The American Academy of Pediatrics is renewing efforts to convince Congress to pass new gun control legislation, claiming that gun control is a public health issue, not a political one.
The AAP sent more than 100 pediatricians to Capitol Hill this month in support of mandatory background checks, waiting periods, handgun regulations, requirements for safe firearm storage, and bans on high-capacity magazines and assault weapons.
“We have to have a collectively louder voice,” Dr. Danielle Laraque, chair of the pediatrics department at Maimonides Infants and Children’s Hospital in Brooklyn, said in a meeting of the Pediatric Academic Societies in D.C. “What we need is a call to action, to really look at how we can change public policy that is not often affected by data.”
The AAP hopes to convince a Congress which scrapped two gun control measures that would have expanded background checks in the wake of the fatal school shooting of 20 children ages six and seven in Newtown, Conn., in December.
“Can we reframe the conversation so that it is about data, not about political beliefs?” Dr. Barbara Stoll of Emory University asked the meeting.
“Where there are more guns in the United States, there are more people dying,” said Dr. Matthew Miller of the Harvard Injury Control Research Center. “There are more women dying, there are more men dying, and there are more children dying. We are talking about a lot of people who are dying when they live in places with a lot of guns and homes with guns.”
Pediatricians believe the numbers should speak for themselves.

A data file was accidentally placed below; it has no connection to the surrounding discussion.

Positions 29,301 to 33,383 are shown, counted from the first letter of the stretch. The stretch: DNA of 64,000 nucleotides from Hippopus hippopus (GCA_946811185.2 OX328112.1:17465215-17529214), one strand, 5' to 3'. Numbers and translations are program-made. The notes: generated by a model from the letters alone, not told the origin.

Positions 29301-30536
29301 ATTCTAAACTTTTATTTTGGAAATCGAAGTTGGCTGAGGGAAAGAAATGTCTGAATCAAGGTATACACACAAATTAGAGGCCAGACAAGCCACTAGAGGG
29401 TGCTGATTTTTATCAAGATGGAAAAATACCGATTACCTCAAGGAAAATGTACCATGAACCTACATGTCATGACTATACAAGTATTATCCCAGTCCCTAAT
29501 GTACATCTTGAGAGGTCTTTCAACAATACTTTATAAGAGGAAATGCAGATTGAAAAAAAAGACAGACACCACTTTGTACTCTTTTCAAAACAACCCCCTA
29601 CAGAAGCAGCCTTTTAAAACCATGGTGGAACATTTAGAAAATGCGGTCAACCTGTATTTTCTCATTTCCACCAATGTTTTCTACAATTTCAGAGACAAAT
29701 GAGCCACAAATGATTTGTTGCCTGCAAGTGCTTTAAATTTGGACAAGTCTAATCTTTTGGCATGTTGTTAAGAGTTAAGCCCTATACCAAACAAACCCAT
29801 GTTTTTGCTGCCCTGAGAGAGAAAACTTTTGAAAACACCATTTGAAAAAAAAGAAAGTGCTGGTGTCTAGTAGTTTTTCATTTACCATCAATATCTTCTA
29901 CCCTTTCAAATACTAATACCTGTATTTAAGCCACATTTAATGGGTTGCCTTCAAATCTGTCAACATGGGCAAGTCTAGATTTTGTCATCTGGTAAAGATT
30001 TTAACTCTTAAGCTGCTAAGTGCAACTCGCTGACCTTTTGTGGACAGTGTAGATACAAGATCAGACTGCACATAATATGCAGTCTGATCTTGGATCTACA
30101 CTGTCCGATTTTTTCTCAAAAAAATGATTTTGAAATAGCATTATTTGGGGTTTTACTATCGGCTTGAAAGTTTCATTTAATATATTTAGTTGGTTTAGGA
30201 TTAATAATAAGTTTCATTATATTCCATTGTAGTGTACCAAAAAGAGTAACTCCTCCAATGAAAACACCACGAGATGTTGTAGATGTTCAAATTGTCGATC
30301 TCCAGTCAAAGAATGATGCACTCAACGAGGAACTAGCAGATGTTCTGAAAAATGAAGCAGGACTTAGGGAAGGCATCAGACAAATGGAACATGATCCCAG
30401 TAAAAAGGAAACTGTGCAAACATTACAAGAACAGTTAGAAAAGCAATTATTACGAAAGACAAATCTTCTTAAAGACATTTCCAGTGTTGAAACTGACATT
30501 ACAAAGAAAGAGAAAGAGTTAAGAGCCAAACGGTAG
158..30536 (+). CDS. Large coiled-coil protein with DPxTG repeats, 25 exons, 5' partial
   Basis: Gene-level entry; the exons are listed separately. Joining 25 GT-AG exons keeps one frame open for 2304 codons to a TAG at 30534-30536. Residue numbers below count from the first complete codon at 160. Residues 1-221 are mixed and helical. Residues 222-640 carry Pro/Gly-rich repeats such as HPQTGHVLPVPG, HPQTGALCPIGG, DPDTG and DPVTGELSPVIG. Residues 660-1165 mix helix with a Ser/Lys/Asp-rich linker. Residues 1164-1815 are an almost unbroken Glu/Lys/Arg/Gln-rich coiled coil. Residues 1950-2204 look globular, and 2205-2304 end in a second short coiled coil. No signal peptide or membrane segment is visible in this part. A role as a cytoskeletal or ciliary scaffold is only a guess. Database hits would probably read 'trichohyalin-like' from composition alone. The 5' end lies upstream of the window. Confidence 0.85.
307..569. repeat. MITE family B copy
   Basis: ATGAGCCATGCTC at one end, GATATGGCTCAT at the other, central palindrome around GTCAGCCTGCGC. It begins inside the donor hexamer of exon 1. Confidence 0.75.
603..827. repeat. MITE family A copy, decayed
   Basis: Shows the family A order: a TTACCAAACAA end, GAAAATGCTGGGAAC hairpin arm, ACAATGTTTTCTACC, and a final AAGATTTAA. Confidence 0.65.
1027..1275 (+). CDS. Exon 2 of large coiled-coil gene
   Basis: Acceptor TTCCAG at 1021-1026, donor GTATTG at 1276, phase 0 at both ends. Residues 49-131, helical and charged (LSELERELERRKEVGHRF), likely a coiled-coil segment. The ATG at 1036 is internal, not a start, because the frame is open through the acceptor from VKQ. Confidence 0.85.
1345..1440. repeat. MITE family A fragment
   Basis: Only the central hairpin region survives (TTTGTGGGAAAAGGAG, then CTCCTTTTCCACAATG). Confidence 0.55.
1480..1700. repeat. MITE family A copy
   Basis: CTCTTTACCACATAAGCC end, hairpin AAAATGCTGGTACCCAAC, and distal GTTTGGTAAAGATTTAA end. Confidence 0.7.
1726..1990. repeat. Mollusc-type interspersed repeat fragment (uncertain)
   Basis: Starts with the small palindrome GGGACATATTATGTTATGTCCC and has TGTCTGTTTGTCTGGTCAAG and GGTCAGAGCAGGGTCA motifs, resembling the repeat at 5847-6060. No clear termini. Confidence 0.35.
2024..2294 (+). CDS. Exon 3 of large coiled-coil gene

“If you think that Congress has sort of been asleep … you are wrong,” said Dr. Daniel Webster of Johns Hopkins University. “They have been doing a very good job of weakening the laws to make it easier for gun dealers to have the least amount of responsibility. They have made it harder to sue dealers and made it harder to access data on … which dealers are pumping out guns to criminals. They’ve made it almost impossible to prosecute a gun dealer.”
The NRA has sponsored legislation that would ban pediatricians from asking parents about guns in their home, despite the fact that doctors routinely ask about safety issues like car seats and bicycle helmets.
The pro-gun group Second Amendent Foundation put together its own group of doctors: Doctors for Responsible Gun Ownership (DRGO). While the AAP has 60,000 doctors nationwide who voted overwhelming in support of gun control, DRGO has 1,400 doctors against it.
DRGO says the American Medical Association (with more than 200,000 members) and the AAP are simply “motivated by deep-seated prejudice against gun owners.”
“DRGO’s mission is to expose the poor medical scholarship—and the anti-gun bias behind it—held out as truth by organized medicine and medical journals,” says the DRGO website.